Chitralis fearful of the tough days aheadArchive
The people of Chitral fear they’ll suffer from the heavy influx of outsiders into their region after the completion of work on Lowari tunnel.
“We have to prepare ourselves for the tough market competitions, which we will come about after the successful execution of Lowari tunnel that is likely to happen next year. We’ll have to ready ourselves for that otherwise we will become alien here,” says district nazim Maghfirat Shah.
To elaborate on his point, he cited the examples of Murree, Kalam and many other highly developed tourist resorts, where, he said, local people worked with non-locals after selling their properties to them long ago.
Such apprehensions are frequently expressed by the people of Chitral seeing the things following the completion of work on Lowari tunnel, which will connect the geographically isolated district with the rest of the country and thus, attracting business tycoons.
The people say on one hand, the project’s successful execution will open the avenues of development, progress and prosperity for the area but on the other, it will have negative economic, social and cultural effects for the local population.
Former project manager of an IUCN project in Chitral, Dr. Inayatuallah Faizi, felt on social and cultural sides, the post-Lowari tunnel Chitral would be totally different from today’s.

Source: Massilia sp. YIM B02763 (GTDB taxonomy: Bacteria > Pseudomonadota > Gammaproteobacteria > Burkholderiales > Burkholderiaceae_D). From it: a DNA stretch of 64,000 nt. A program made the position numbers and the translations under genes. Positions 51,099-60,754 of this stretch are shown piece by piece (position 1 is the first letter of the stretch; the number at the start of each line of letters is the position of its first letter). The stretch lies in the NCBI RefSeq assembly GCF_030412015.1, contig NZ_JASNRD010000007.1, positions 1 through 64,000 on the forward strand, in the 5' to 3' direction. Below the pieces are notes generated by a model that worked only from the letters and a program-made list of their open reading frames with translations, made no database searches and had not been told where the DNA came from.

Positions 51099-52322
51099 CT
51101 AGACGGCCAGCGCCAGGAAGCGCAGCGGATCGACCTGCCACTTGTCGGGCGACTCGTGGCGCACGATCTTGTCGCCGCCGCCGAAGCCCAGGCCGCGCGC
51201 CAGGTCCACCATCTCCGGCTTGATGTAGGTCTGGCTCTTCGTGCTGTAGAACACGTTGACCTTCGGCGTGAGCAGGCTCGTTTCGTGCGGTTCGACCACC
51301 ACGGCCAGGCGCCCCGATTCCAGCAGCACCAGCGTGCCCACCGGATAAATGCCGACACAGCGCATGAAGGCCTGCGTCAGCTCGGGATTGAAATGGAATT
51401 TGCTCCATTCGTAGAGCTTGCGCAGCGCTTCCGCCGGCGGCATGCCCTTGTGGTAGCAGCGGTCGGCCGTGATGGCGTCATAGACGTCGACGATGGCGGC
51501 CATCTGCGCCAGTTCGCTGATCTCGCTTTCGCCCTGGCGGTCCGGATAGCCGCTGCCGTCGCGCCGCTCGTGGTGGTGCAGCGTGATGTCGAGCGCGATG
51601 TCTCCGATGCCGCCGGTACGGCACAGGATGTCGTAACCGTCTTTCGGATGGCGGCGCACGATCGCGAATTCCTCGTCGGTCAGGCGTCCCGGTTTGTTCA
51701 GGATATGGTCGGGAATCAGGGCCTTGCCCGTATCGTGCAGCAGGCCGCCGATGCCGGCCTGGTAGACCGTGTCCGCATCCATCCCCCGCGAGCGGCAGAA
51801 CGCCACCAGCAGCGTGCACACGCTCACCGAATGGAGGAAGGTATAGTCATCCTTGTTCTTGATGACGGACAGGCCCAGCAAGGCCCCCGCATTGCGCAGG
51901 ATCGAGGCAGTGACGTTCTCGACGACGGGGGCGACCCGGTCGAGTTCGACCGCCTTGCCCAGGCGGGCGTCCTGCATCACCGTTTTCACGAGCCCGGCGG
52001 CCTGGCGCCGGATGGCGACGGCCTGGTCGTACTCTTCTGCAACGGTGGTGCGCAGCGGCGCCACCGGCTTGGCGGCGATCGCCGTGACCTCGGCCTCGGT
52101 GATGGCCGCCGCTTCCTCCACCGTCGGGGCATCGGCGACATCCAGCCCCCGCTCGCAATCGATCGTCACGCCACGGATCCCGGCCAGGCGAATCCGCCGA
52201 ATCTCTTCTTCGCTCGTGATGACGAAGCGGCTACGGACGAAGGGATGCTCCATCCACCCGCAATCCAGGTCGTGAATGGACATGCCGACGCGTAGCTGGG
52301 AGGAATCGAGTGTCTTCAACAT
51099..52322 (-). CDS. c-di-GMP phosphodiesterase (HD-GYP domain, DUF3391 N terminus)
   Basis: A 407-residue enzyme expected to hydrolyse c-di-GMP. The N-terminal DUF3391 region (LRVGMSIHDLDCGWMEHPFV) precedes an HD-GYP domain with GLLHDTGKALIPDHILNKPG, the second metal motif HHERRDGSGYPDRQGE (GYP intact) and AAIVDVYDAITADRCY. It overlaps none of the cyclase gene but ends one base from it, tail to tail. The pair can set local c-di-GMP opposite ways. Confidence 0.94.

He said Chitral was known for its rich diversity of culture where there were 14 different cultures including that of Kalash which have retained their originality due to the geographical isolation of Chitral with Lowari Pass as its barrier.
Dr. Faizi said no environmental impact assessment of Lowari Tunnel project was carried out though that was required under the Environmental Protection Act 1997.
He feared that the unique culture of Chitral including that of Kalash would dissipate with the opening of Chitral to the outer world as the local people were highly susceptible to the influence of other cultures.
The expert suggested short, medium and long-term measures for the preservation of the local culture, which included holding of public consultations on the subject and also invoke the help of Economic and Social Council (ECOSOC) of the United Nations.
He also proposed the strengthening of museums in the area to preserve cultural traits, which, he said, would die out with the influx of non-locals in the area and ECOSOC can readily manage it without any loss of time. He advocated for documentation of local cultures, including that of Kalash as short-term measure.
Regarding the financial and political dynamics of the situation in Chitral after the completion of work on the tunnel, the district nazim said the local people were not business-minded and lacked entrepreneurial acumen to compete with the non-locals, who would influx into the area.
“By nature, locals are the people who remain content with the little they’ve. This will be exploited by the non-locals who will occupy the local market within few months of the opening of the tunnel,” he said.